Found words

Sometimes words just won’t come when you try to write. You can have paper in front of you, a pen in your hand, but the mind that creates the words plays tricks with you. ‘I don’t care what you want to do. Today, in this minute, you will not think of a word to say.’

This happens to all of us at some stage, even if you aren’t trying to write. The witty comeback to that person who tries to knock you back, the awesome remark to stop someone in their unwarranted attack – we think of them long after they would have been useful!

One way to start on creating something of your own is to use someone else’s words. Does that seem strange? ‘Found poetry’ describes taking words from another work and creating something new.

Below is a short extract from a piece of my work. I have highlighted words that I liked, or that jumped out at me as relevant or interesting. I have ignored the rest. At the end I have put together the highlighted words in the shape of a poem.

You can add to the words, re-arrange them. You can make a poem or even a short story. Use them as a jumping board to take a leap into a new world of writing. You can use anything. A page from the newspaper – this saves making a mess of your favourite book. Look at the advertising stuff that falls through your letterbox before you throw it in the recycling bin, the blurb on the back of a cereal packet, your children’s homework.

‘Dear God,’ said Mother, watching from behind me.  ‘Is that woman coming to the house?’

‘I don’t know Mum, but I think I’m going to head them off at the door.’  And as I opened the door, to guard it, Laura stood up, brushed her skirt down, smoothed her clingy top and took Joe’s little hand. Her heels made her so much taller than him that his arm was raised up to her. They walked from the car but as Laura put her foot on the path, her foot twisted, and she fell to the ground.  I watched as David ran to her, tried to help her up, but she sat straight back down, holding her ankle.  She seemed to be in pain.

David tried again, and half carried her back to the car.  Laura would not be coming into my home today.  High heels are so impractical, especially with children around.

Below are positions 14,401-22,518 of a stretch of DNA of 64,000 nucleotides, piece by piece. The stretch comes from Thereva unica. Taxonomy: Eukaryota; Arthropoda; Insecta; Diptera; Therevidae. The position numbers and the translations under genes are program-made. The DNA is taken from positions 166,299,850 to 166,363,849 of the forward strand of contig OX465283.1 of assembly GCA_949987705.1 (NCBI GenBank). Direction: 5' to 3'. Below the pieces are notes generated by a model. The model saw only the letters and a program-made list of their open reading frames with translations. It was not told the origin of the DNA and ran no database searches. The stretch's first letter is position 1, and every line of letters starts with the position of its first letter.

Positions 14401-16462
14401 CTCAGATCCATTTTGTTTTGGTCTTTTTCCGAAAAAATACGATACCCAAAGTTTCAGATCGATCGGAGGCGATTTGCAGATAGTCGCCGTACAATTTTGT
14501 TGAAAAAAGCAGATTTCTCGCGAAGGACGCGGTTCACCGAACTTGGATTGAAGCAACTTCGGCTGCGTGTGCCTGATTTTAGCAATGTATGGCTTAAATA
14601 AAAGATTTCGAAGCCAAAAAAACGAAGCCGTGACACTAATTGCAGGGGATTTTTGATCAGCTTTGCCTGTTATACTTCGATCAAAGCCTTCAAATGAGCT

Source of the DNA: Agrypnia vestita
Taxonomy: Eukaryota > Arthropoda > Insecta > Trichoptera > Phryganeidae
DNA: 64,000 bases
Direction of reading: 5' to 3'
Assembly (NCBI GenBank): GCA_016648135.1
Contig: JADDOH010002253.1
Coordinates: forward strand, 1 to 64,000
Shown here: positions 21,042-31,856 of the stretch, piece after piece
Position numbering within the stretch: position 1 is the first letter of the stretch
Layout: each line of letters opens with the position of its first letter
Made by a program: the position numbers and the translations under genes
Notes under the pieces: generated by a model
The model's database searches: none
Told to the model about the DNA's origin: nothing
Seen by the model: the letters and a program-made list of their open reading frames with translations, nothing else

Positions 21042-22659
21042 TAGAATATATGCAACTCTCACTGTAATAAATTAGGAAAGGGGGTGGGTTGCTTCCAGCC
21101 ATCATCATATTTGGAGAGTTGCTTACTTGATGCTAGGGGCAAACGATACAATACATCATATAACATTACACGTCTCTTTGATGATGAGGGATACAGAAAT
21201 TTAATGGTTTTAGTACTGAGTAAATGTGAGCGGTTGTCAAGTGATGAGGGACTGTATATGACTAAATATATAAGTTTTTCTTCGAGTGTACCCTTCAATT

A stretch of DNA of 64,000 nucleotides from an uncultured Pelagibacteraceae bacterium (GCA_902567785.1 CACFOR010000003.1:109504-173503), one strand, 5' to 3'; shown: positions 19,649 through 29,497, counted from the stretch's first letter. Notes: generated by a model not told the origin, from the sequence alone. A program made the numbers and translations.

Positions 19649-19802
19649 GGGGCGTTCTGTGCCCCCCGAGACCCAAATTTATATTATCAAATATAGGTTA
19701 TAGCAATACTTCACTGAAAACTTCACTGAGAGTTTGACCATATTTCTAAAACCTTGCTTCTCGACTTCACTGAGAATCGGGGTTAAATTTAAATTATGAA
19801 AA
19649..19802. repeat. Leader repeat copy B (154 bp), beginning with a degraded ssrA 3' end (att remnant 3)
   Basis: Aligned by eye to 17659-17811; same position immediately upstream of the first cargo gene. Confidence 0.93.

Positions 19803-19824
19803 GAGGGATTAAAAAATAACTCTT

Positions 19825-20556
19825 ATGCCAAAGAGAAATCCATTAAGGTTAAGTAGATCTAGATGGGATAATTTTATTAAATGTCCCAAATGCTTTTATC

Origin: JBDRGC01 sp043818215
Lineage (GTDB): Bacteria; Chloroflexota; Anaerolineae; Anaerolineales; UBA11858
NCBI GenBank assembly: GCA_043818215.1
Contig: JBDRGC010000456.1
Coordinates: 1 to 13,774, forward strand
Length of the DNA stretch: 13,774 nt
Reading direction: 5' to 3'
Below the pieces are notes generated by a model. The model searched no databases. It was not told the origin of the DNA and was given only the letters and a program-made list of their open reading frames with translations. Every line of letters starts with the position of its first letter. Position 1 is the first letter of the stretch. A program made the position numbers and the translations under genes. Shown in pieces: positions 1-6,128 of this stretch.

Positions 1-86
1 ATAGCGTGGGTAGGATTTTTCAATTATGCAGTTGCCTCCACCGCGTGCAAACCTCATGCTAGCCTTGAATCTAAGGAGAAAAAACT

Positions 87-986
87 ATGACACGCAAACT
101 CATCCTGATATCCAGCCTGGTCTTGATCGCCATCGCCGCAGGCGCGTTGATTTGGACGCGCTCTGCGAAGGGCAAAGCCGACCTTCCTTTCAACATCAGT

The boys waved to David, rushed up to me.  ‘Can we play in the garden?’

‘Just for half an hour, then it will be time for supper and bed.’

Mother looked at me with a wry smile on her face. ‘Well done Erica.’

‘What?’ I said, puzzled.

‘Your spell worked.  Didn’t you ask for those that intended you harm to stay away from your home?’

‘Oh,’ I said. ‘I did.’

That night, after the boys were snuggled up in bed and story read, after Mother had gone to bed exhausted, I went to my Book of Shadows, read what I had written.  When I did whatever it was that I did, I had meant whoever had broken into my house and Mother’s – that sort of harm.  I hadn’t been thinking of Laura stealing my husband away.  Perhaps I needed to be more specific.  And in anyway, I hadn’t intended anyone to be hurt. 

‘It’s just nonsense,’ I said to myself.  ‘Pure coincidence,’ yet I felt quite proud of myself.  I’d said to leave my home alone and she hadn’t made it in.  Perhaps I am powerful after all.  I chuckled.  A bit of entertaining nonsense.  I raised my hand and made as if to cast something from my hand outwards. ‘Take that,’ I said. ‘and that’, moving my hand round the room, pointing my fingers at the photos and vases on the window ledge.

The rose exploded, petals falling onto the ledge, surrounding the base of the vase, toppling onto the carpet.

I jumped up from my chair and fled to the door, my heart beating fast.  I looked back, laughing at myself.

The Spell

Is that woman coming to my house?

I opened, to guard, taller,
raised in pain.
Tried again.

It will be.

Spell worked.
Exhausted, proud.
I am powerful.
I looked back,

Have fun. See what you come up with. And remember to share to the Disabled Pagans Voice Project. Let’s share with people what we can do.

Written by Portland Jones, PF Disabilities Liaison for the Midlands